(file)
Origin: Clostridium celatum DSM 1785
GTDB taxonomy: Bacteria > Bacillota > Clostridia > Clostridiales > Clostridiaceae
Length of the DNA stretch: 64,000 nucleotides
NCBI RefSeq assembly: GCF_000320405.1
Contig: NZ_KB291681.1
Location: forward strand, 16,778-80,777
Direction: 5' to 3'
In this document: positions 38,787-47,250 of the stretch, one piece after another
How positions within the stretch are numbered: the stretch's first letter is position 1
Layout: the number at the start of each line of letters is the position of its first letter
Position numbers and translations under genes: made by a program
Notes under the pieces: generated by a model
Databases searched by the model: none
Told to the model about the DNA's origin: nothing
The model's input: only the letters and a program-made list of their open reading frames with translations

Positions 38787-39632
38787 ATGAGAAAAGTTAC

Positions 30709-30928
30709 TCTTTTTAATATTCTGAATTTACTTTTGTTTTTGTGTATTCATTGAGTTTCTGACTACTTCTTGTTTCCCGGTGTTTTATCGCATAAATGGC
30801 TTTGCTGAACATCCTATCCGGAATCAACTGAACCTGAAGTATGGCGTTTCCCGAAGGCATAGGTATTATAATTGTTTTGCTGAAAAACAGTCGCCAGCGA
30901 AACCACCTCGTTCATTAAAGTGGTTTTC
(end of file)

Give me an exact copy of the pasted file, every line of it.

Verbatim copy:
Origin: Clostridium celatum DSM 1785
GTDB taxonomy: Bacteria > Bacillota > Clostridia > Clostridiales > Clostridiaceae
Length of the DNA stretch: 64,000 nucleotides
NCBI RefSeq assembly: GCF_000320405.1
Contig: NZ_KB291681.1
Location: forward strand, 16,778-80,777
Direction: 5' to 3'
In this document: positions 38,787-47,250 of the stretch, one piece after another
How positions within the stretch are numbered: the stretch's first letter is position 1
Layout: the number at the start of each line of letters is the position of its first letter
Position numbers and translations under genes: made by a program
Notes under the pieces: generated by a model
Databases searched by the model: none
Told to the model about the DNA's origin: nothing
The model's input: only the letters and a program-made list of their open reading frames with translations

Positions 38787-39632
38787 ATGAGAAAAGTTAC

Positions 30709-30928
30709 TCTTTTTAATATTCTGAATTTACTTTTGTTTTTGTGTATTCATTGAGTTTCTGACTACTTCTTGTTTCCCGGTGTTTTATCGCATAAATGGC
30801 TTTGCTGAACATCCTATCCGGAATCAACTGAACCTGAAGTATGGCGTTTCCCGAAGGCATAGGTATTATAATTGTTTTGCTGAAAAACAGTCGCCAGCGA
30901 AACCACCTCGTTCATTAAAGTGGTTTTC